Group Decision Tip iconIn principle, the amount of energy (time, money, etc.) invested in a group decision should be in proportion to the amount of impact it’s likely to have. The magnitude of the impact is a combination of how many people are affected, how deeply, and for how long into the future.

Consensus decisions are best suited to those that we expect to affect many people and last a long time—decisions that are expected to live longer than the current generation of decision makers. Consensus decisions are characterized by inclusive participation, shared understanding, and acceptance among all key stakeholders. This is when everybody decides for everybody.

Majority rule works well for medium-size decisions: decisions that are expected to last for awhile but are open to challenge and easily changed as majorities change (as generations of decision makers turn over). This is when most of the people decide for everybody.

One person in charge works well for decisions expected to last a short time with limited impact. Here, one person makes decisions on behalf of everybody. (more…)

Find similar posts: ncdd members,resources & tools

Sending Taylor our love and appreciation    

As many of you know, Taylor Willingham is not doing so well.  Taylor, who is a real shining star in our community, was diagnosed with kidney cancer this past fall. Despite multiples surgeries and various treatments, her recovery is not going well at this point.

Though she’s not up for too many phone calls and visitors, she LOVES getting and reading email messages.  Her good friend Diane Miller tells me she prints them out and re-reads them often.  You can email Taylor directly at [email protected], but I want to encourage NCDDers to add a comment to this post with a brief message to Taylor.  I’ll make sure she sees your comments.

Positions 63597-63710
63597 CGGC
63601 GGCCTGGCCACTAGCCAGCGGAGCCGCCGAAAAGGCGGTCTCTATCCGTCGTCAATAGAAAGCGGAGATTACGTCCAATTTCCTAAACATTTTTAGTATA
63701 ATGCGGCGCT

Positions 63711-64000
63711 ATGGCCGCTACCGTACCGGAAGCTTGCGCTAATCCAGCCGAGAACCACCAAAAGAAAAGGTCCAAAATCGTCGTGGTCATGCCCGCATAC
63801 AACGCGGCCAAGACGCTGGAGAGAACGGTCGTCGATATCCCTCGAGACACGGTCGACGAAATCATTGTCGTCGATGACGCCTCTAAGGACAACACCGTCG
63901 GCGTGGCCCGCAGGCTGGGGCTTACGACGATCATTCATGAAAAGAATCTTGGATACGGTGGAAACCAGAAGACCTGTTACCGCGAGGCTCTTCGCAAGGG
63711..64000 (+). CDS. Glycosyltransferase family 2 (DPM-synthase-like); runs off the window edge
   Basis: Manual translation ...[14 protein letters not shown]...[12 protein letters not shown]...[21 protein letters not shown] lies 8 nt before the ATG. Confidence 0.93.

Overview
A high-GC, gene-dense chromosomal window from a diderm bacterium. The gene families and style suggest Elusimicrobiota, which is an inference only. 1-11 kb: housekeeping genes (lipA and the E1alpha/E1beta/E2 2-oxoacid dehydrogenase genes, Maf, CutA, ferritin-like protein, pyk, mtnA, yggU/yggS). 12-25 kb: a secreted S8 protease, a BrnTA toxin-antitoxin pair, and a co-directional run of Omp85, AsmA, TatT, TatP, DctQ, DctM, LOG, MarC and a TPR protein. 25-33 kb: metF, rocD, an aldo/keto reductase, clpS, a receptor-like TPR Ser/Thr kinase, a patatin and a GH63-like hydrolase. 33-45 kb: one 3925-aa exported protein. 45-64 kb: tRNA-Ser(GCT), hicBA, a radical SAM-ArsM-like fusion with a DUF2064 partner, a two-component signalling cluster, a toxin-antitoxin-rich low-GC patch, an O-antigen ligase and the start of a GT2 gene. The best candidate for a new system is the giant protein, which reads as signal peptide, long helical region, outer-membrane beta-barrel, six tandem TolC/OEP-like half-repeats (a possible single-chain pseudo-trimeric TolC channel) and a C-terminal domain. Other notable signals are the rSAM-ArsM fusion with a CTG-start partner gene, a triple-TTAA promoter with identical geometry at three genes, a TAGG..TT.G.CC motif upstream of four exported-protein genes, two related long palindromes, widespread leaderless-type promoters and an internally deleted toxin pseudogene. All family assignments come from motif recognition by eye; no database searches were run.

I received this sobering message from Taylor today:

My health is deteriorating faster than I expected, but I am fighting to keep my head above water. My goal is to live to see the wildflowers this spring, but this cancer is not going to make it easy on me!

You may certainly let anyone in our network know about my situation. Renal cell carcinoma is not treatable. It can’t be cured. I can only strive to live a few more weeks as pain free as possible. Prayer seems to be a pretty good antidote (in between the morphine and methadone!).

So many things I wanted to do that I will have to leave for others who follow behind. But that is the cycle of life.

If you’ve attended an NCDD conference you probably know Taylor.  She’s a firecracker (that’s the best word I know for Taylor), with boundless energy and enthusiasm for public dialogue work.  You certainly know Taylor if you’re involved with National Issues Forums, as Taylor is an absolute star in the NIF network, having (among other things) co-founded and directed Texas Forums, an initiative of the LBJ Presidential Library and Museum.